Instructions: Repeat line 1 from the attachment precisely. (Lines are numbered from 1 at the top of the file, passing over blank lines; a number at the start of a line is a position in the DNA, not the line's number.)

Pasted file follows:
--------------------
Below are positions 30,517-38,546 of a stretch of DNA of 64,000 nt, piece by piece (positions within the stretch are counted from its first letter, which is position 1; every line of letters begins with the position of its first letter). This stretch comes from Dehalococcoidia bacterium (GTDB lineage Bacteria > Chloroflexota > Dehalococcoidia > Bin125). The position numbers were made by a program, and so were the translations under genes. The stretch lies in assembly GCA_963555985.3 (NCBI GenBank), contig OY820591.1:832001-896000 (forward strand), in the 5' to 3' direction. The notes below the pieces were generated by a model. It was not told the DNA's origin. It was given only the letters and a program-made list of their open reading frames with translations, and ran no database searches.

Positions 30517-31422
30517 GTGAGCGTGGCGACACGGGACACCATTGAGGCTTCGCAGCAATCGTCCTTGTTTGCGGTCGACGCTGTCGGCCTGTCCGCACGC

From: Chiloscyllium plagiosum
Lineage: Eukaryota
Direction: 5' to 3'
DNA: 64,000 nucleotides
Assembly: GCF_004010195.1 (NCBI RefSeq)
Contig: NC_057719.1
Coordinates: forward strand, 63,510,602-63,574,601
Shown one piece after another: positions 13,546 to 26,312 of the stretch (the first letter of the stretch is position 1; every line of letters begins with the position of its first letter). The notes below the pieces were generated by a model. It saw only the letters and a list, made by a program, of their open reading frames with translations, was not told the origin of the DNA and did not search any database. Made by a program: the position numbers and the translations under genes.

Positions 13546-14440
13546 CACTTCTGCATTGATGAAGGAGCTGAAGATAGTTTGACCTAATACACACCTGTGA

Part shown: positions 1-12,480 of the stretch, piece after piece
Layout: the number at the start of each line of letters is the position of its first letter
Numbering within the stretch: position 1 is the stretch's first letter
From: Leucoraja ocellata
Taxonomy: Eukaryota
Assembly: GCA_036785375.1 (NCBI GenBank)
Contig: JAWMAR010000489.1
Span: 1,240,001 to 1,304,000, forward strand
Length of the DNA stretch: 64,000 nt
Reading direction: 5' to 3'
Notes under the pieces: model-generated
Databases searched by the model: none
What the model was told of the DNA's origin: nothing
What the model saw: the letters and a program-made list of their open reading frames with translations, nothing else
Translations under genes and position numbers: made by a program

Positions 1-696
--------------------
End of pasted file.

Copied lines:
Below are positions 30,517-38,546 of a stretch of DNA of 64,000 nt, piece by piece (positions within the stretch are counted from its first letter, which is position 1; every line of letters begins with the position of its first letter). This stretch comes from Dehalococcoidia bacterium (GTDB lineage Bacteria > Chloroflexota > Dehalococcoidia > Bin125). The position numbers were made by a program, and so were the translations under genes. The stretch lies in assembly GCA_963555985.3 (NCBI GenBank), contig OY820591.1:832001-896000 (forward strand), in the 5' to 3' direction. The notes below the pieces were generated by a model. It was not told the DNA's origin. It was given only the letters and a program-made list of their open reading frames with translations, and ran no database searches.